I want to share with you the lesson of the snowflake. Individually it is the lightest, most delicate, fragile thing in the world. It takes over 22,000 snowflakes to add up to a pound snow. A cubic foot of snow can weigh over 62 pounds. And 10 inches of fluffy snow floating down to cover an acre of ground weighs over a ton.
And if you keep piling up snowflakes for something over 800,000 years, which has happened in Greenland, you get rivers of ice - 53 glaciers on the world's largest island. Winter after winter, century after century, for perhaps 15,000 years, the gentle, ethereal fresh snow compresses the older snow beneath it, until 50 feet below the surface it becomes solid ice, and 2 miles down it crushes the water molecules so their oxygen-hydrogen bonds lock together in long bands, making glacial ice sharp blue and hard enough to crush human lives.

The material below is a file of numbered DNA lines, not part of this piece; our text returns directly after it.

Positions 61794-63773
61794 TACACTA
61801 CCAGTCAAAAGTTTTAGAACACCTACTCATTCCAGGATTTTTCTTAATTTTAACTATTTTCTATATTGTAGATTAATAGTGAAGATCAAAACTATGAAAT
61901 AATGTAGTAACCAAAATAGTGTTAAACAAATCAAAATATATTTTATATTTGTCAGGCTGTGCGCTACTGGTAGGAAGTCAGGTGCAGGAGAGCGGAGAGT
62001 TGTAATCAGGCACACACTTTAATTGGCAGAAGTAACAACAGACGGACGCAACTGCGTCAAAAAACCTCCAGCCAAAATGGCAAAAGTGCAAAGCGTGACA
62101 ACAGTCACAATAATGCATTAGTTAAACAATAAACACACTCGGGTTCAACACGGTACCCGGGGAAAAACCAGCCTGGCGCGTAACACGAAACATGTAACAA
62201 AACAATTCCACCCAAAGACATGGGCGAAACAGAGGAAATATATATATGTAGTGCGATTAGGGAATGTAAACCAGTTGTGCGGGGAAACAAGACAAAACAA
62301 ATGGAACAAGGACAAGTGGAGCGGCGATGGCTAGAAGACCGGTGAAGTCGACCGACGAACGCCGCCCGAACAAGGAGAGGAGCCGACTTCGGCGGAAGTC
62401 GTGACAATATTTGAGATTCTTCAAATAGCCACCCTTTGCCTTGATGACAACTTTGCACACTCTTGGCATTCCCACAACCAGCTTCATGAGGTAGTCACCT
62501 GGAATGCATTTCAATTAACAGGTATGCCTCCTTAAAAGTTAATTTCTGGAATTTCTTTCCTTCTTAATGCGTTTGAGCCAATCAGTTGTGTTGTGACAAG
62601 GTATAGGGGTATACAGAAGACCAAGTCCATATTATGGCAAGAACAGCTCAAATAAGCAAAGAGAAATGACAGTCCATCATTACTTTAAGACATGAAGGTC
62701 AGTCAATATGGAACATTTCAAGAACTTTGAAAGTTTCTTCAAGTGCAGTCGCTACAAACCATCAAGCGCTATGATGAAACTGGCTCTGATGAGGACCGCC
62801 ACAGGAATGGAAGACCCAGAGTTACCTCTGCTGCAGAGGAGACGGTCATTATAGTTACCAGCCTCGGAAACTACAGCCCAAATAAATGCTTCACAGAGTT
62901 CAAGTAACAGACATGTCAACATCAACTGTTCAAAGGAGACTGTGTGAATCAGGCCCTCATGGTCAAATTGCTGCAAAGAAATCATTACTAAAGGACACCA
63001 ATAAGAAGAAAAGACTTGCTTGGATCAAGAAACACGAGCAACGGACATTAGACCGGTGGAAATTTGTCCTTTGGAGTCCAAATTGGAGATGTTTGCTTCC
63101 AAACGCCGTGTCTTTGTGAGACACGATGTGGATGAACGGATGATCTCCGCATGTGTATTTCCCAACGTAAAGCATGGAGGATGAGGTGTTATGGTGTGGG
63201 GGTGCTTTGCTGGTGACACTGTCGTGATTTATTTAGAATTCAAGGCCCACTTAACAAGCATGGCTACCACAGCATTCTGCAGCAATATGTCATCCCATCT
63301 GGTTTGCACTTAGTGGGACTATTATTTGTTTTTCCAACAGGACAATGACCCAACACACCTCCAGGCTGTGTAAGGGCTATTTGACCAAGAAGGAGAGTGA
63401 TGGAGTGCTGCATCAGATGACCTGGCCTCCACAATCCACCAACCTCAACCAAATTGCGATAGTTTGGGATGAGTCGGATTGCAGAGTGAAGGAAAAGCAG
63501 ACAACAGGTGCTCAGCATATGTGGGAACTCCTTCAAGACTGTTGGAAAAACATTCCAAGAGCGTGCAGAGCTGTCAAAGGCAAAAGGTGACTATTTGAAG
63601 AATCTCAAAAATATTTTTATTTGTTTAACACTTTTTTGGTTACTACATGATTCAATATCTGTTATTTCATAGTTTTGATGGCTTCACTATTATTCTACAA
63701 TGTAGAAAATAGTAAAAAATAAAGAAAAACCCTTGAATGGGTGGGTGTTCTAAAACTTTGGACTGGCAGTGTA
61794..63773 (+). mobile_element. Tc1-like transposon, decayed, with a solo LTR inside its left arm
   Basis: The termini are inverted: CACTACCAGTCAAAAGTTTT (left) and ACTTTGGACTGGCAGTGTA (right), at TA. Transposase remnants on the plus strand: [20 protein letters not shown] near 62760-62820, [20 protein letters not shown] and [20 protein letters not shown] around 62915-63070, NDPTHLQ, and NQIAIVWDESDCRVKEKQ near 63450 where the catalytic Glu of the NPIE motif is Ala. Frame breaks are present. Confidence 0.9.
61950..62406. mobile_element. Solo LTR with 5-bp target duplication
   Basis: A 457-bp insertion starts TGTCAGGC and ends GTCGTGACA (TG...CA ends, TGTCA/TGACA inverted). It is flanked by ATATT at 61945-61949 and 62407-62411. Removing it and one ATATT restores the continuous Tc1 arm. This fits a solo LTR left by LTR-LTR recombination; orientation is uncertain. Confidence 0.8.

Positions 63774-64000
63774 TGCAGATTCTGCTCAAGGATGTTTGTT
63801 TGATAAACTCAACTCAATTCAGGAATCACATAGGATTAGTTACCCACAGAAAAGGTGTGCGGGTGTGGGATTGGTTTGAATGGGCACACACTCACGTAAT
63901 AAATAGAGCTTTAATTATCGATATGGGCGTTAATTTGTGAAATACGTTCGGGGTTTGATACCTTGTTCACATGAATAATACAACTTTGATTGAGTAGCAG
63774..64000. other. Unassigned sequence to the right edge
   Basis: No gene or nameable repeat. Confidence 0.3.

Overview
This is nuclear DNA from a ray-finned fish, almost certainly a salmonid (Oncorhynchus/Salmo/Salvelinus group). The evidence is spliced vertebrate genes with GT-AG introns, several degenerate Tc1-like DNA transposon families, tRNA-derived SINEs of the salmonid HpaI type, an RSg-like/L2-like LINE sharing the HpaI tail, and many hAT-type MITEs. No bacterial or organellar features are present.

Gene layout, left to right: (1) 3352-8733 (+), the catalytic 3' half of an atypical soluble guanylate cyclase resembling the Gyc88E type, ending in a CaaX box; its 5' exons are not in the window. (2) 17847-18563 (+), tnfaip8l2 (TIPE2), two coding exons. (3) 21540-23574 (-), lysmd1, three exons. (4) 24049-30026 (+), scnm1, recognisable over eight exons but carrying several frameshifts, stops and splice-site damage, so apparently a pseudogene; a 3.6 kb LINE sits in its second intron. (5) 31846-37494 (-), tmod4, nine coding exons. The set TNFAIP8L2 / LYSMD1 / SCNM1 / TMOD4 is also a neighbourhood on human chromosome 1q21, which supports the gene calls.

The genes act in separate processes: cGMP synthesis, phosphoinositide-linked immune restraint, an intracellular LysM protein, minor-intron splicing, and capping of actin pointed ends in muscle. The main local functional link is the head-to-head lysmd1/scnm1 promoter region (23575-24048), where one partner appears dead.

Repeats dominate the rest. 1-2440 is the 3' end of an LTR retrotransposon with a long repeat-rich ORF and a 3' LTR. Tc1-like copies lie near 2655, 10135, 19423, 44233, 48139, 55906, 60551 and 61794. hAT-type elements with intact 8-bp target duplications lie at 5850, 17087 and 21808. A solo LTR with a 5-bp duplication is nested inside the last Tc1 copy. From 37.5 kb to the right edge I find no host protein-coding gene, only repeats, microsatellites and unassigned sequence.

The fastest of Greenland's “tortoise rivers” , the Jacobshaven glacier begins 300 miles from the western coast, at a 50 mile arc of 11,000 foot high snow ridges, 42,471 square miles of compressed snow flakes, fed by 118 inches of new snowflakes a year. The base of this 2 mile thick ice machine is lubricated by a thin sheen of melt water against the bedrock, allowing the glacier to be squeezed like toothpaste from a tube, rushing 40 miles to the coast at 70 – 110 feet a day toward the 3 mile wide Jacobshaven Fjord.
As late as 1983 the ice did not stop when it reached the water. Marine biologist Richard Brown could write, “The tongue of ice grows into a long, floating slab, anchored only by the hinge of ice at its landward end. But the hinge becomes more and more precarious as the ice pushes farther out and the tides begin to work on it, up and down, twice a day. The cracks...soon become crevasses....at last... the deepest crevasse breaks through with a roar which echoes off the sides of the fjord like a mountain in labor.
"The slab crashes off the face of the glacier, scattering seabirds as it goes. A surge of water, three feet high, runs ahead of it and batters its way along the walls of the fjord. The ice berg is launched.”